April 22, 2020

Recommendations for Reallocation: MoTI makes the leap

Guess who has come out with a quick response on how to design for our changing street uses in the time of the virus.  It’s from a place you might not expect: the provincial transportation ministry.

Here’s what they recommend to those who make the decisions about how we’re going to allocate road space.

Since the days of Jane Jacobs and Robert Moses, urbanists are typically sceptical of large state or provincial transportation departments (mostly about the care and feeding of highways) very much removed from local conditions.

But this is helpful.  The people at the province basically get the idea.  The headline alone – “Reallocation of Roadway Space” – is pretty provocative for a culture like MoTI.

However, some of it is already contested.

  • Closures should be in the daytime only (7am-7pm, or similar hours). Closure devices should be set up and taken down daily.
  • Some modification of Traffic Management Manual layouts will be needed. Consider using C-030 series (lane closure ahead) or other custom signage.

Sorry, guys, there’s this:

Beach flow way showed what could be done overnight.  And it works – without meeting all the recommendations above.

We’re learning by doing, because we have to do this.  Virus.

Trying things out safely and monitoring the results is a great and necessary way to proceed. But trying to do it with a set of prescribed regulations presumes you know what your’re trying to prescribe for.

Not yet, I’d bet.

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Comments

  1. So long as you aren’t proposing changes to “their” roads, the Ministry can be very amenable and forthcoming with their expertise, which runs deep. Their new Active Transportation design guidelines are great and show they understand multi-modalism in a very practical way.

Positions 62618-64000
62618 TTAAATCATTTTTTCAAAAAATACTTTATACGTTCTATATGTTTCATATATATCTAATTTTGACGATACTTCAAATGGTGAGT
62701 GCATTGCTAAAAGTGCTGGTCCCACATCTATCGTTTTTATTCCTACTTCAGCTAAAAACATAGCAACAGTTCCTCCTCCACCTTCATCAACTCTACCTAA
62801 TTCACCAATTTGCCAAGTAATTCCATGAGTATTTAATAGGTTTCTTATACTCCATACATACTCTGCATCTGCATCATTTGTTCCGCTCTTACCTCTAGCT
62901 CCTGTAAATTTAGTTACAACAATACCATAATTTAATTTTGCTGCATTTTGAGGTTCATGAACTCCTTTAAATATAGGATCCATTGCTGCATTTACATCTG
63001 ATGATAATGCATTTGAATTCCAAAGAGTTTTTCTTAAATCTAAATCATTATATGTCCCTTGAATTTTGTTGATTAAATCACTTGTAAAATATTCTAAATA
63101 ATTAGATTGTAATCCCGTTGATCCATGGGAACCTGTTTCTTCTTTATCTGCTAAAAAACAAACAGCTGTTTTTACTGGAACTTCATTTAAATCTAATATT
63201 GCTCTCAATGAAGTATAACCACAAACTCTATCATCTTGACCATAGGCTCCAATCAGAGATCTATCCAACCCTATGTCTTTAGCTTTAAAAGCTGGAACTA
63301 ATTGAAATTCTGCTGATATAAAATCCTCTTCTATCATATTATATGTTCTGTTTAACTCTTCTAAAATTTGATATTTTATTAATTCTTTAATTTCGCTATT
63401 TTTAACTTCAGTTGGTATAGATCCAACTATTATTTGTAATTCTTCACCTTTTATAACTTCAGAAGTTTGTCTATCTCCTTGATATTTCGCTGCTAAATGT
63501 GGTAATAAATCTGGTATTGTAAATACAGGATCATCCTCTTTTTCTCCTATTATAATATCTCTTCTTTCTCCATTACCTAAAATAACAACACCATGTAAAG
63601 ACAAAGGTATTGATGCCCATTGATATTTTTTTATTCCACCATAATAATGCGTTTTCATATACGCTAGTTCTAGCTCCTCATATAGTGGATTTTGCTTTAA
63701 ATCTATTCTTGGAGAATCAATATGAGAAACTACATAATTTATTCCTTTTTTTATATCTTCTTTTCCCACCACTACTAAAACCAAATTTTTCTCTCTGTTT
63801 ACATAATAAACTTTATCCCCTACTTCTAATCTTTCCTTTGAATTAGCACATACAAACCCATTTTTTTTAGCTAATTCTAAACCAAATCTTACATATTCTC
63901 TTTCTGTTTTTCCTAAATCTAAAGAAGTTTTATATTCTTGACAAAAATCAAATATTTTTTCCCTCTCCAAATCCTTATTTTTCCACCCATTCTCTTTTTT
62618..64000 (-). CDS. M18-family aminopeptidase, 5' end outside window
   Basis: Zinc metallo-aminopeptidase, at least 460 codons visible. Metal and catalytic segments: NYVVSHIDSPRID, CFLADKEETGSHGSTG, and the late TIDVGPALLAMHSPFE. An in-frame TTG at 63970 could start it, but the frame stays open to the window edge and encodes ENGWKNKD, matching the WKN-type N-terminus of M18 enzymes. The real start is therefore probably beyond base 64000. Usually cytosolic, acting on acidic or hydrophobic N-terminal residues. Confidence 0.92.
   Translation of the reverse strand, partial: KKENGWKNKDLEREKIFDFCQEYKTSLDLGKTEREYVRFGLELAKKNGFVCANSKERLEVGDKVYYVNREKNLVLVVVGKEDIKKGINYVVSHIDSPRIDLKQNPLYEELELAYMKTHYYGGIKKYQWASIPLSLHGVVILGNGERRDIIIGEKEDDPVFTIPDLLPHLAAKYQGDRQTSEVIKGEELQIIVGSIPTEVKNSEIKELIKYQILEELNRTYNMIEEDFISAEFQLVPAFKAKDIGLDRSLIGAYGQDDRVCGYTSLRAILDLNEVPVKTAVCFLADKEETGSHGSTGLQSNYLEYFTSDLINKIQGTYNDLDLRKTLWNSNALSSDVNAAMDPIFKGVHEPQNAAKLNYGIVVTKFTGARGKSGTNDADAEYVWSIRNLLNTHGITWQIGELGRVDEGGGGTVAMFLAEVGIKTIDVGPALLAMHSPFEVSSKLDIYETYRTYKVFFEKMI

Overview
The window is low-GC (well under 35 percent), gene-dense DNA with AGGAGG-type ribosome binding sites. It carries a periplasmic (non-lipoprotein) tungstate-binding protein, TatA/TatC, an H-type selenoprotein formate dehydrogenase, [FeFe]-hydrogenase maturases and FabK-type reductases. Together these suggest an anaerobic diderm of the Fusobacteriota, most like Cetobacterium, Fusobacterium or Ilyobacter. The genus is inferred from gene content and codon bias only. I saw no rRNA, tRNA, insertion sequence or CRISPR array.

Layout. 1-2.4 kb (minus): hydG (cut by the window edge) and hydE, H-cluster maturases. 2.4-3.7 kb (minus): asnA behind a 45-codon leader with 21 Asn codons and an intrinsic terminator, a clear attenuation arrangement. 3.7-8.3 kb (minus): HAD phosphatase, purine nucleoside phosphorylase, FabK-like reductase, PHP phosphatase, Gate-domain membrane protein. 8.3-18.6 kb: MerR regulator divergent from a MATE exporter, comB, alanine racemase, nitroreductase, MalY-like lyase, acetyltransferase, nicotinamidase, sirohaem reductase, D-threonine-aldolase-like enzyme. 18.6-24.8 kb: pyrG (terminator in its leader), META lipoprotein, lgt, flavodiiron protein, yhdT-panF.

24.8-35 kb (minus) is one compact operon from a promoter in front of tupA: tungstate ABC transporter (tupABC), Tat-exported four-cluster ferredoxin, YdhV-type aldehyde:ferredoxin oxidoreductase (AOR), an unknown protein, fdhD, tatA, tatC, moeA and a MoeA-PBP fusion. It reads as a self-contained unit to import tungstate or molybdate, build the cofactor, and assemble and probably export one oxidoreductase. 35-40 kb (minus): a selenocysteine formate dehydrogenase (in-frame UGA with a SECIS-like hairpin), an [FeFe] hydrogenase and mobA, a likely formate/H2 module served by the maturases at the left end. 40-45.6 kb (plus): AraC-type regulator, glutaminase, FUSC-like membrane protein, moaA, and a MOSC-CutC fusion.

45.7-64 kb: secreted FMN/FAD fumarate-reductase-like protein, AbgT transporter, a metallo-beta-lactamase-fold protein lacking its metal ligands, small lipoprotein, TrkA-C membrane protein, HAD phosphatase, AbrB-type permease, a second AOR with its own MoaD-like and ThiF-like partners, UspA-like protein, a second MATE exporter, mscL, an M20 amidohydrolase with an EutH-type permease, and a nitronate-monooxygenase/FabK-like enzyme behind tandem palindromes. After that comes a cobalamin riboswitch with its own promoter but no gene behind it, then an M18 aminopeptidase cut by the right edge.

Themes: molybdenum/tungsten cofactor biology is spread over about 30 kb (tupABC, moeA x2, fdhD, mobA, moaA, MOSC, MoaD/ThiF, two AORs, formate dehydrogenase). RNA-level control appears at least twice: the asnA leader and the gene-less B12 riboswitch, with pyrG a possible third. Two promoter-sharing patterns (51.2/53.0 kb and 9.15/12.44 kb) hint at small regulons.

However, just don’t expect much support for slow-street upgrade proposals to Lougheed or Fraser highways, for example. You will get a very different quick response.

  2. I remain unconvinced that BC’s Ministry of Transportation and Infrastructure (MOTI) has altered its historic view that highways are for motor vehicles alone. Its guidelines for alternative modes of transport seems limited to “guidelines” and “designs” on their website. With perhaps the exception of high occupancy and transit lanes on urban expressways, barely a nickle has ever been reallocated to alternative modes. Notable examples of bike lanes within highway rights-of-way, such as the separated bike lane on a section of the provincial highway on the Sunshine Coast or a recently planned separated bike lane from Mill Bay to the nearby Frances Kelsey high school have almost always been the result of funding grants from the federal “gas tax” allocations to local governments or special projects by local governments within the MOTI’s land. Where they exist sidewalks in villages with high pedestrian densities are local or property owner initiatives. Nor has the recent advent of an NDP government in 2017 seemingly made much of a difference in these priorities. We can of course hope and advocate for more.

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